This week’s guest author is Kristen Schuhmann. You can purchase her new book, “All-Natural Perfume Making” here.

 

Nature gifts us many ingredients and tools to help us rest, relax, and rejuvenate. Just being in nature is grounding and soothing which is what led Japanese doctors to start writing prescriptions for ‘forest bathing’ (or spending time in nature). Doctors around the world have taken note, and the idea that being out in nature releases stress and promotes health is no longer fringe. Along with “forest bathing,” things like caring for plants, gardening, hiking, and outdoor yoga have plenty of nature-based health benefits. And from these experiences, we know that herbalism (use of things like herbs and essential oils for healing) is also an incredible gift from nature that can be grounding, relaxing, and promote better health physically, emotionally, and mentally.

There are many stress-relieving herbs that can be taken internally as tisanes (herbal teas), pills, or tinctures, or even just added to foods such as soups and casseroles. Herbs don’t have to be taken internally to promote health though. There are many other ways to work with herbs, such as adding herbs to baths, combined into sachets for eye pillows, or made into a body oil. Essential oils are also part of herbalism since the essential oils come from plants and are used in therapeutic ways. One way that I like to engage with nature to ground myself, release stress, and promote optimal health is by making natural perfumes using herbs and essential oils. In fact, making and wearing natural perfumes is such an important part of my life, that I wrote a book about it.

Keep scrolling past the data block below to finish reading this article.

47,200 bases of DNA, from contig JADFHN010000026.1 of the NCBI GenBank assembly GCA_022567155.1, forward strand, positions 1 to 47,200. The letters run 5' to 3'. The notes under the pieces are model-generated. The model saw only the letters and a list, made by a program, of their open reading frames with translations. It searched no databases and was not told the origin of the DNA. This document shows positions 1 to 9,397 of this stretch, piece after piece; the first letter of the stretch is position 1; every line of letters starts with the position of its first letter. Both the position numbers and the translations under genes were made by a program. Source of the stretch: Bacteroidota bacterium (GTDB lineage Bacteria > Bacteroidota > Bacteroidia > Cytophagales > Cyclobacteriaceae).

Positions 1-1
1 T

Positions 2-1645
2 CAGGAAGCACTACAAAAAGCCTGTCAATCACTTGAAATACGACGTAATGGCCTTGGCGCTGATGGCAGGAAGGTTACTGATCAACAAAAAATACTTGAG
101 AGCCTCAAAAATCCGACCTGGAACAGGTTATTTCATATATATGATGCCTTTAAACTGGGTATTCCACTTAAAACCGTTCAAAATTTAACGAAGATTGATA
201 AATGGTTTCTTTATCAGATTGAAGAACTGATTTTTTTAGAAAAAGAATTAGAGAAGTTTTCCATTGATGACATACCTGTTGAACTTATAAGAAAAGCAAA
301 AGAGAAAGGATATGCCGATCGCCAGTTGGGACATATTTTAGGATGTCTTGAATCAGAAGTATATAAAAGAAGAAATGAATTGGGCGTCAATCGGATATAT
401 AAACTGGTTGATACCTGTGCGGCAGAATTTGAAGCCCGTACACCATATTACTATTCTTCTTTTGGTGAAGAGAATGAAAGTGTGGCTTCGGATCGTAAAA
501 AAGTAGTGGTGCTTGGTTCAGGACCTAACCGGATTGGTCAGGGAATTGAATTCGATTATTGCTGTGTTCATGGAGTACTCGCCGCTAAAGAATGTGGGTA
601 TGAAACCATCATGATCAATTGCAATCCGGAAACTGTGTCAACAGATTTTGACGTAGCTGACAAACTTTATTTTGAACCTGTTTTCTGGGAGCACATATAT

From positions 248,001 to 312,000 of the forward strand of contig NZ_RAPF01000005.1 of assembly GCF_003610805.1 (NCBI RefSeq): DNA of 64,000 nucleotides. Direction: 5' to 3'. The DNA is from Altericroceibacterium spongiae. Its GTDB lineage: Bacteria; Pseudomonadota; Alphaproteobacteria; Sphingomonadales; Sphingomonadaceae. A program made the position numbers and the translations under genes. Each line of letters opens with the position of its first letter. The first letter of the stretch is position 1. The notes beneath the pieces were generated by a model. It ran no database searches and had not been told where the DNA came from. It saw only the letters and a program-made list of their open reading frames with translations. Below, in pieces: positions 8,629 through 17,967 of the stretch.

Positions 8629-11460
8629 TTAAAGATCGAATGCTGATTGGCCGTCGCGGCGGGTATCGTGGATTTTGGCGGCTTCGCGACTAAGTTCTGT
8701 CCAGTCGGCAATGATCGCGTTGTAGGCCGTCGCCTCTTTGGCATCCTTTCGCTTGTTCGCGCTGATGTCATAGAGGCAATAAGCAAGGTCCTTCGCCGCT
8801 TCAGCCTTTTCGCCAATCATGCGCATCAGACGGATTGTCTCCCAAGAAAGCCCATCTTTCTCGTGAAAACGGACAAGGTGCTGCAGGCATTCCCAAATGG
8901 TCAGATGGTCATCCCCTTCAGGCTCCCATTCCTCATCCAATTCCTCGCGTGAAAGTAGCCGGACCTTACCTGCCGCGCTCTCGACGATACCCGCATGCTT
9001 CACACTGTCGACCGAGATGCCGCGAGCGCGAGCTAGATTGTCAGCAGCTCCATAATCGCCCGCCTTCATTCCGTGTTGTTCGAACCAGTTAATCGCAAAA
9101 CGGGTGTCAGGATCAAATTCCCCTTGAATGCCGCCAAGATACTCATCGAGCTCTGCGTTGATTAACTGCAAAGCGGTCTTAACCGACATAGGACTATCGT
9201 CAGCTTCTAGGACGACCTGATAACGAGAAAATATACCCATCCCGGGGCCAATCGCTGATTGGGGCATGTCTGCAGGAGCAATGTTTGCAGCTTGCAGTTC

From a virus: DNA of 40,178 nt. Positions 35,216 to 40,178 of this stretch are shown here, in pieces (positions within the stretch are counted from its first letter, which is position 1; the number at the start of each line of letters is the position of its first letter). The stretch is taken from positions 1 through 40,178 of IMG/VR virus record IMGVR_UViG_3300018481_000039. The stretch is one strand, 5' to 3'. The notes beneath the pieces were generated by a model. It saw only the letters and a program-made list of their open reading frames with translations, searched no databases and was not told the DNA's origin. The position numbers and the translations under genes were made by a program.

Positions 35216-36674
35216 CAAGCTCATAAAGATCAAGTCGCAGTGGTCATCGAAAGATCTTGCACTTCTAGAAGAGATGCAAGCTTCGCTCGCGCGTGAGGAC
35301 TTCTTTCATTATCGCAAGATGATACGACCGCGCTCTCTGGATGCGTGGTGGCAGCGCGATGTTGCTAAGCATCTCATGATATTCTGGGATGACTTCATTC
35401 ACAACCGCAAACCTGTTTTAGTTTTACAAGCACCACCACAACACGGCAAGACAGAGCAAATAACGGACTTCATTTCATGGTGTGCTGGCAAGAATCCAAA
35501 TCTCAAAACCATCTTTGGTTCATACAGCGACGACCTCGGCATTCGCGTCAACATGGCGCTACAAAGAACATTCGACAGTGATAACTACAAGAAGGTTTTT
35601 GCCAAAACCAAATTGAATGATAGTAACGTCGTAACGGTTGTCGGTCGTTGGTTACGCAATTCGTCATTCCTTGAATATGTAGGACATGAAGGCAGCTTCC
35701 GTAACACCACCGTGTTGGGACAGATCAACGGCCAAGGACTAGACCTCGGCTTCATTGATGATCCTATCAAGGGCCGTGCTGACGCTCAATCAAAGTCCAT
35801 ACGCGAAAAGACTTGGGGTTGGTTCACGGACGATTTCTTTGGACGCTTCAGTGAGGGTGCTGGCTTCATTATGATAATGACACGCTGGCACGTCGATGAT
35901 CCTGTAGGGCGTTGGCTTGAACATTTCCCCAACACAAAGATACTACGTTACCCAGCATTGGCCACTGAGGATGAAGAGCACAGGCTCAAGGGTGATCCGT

The Healing Powers of All-Natural Perfumes

I’ll share two of the recipes from the book below, but first I want to express how therapeutic the actual DIYing part of this hobby is. We all are creators, yet once childhood is over, we tend to forget about indulging our creative sides as much. Adult responsibilities take over and it is easy to get into a habit of working and passive resting with watching screens or playing video games. When we take time to indulge our creative sides, we are deeply satisfied and experience stress releases from deep within. There is just something about playing with beautiful materials, such as herbs and essential oils to create something uniquely your own, that is healing and healthy, as well as a pleasure to wear. It really is a self-care activity that is rejuvenating and grounding from the first moment of starting the project until the last drop that is used up weeks or months later. 

In order to make your own all-natural perfumes, you can simply add essential oils to a base oil like sweet almond or jojoba oil, or an alcohol such as vodka. You can also create a more complex perfume by first creating an herbal oil or extract. In my book I give instructions on how to make herbal oils and extracts, but to keep it simple here, I’ll just focus on adding essential oils into a base oil or alcohol.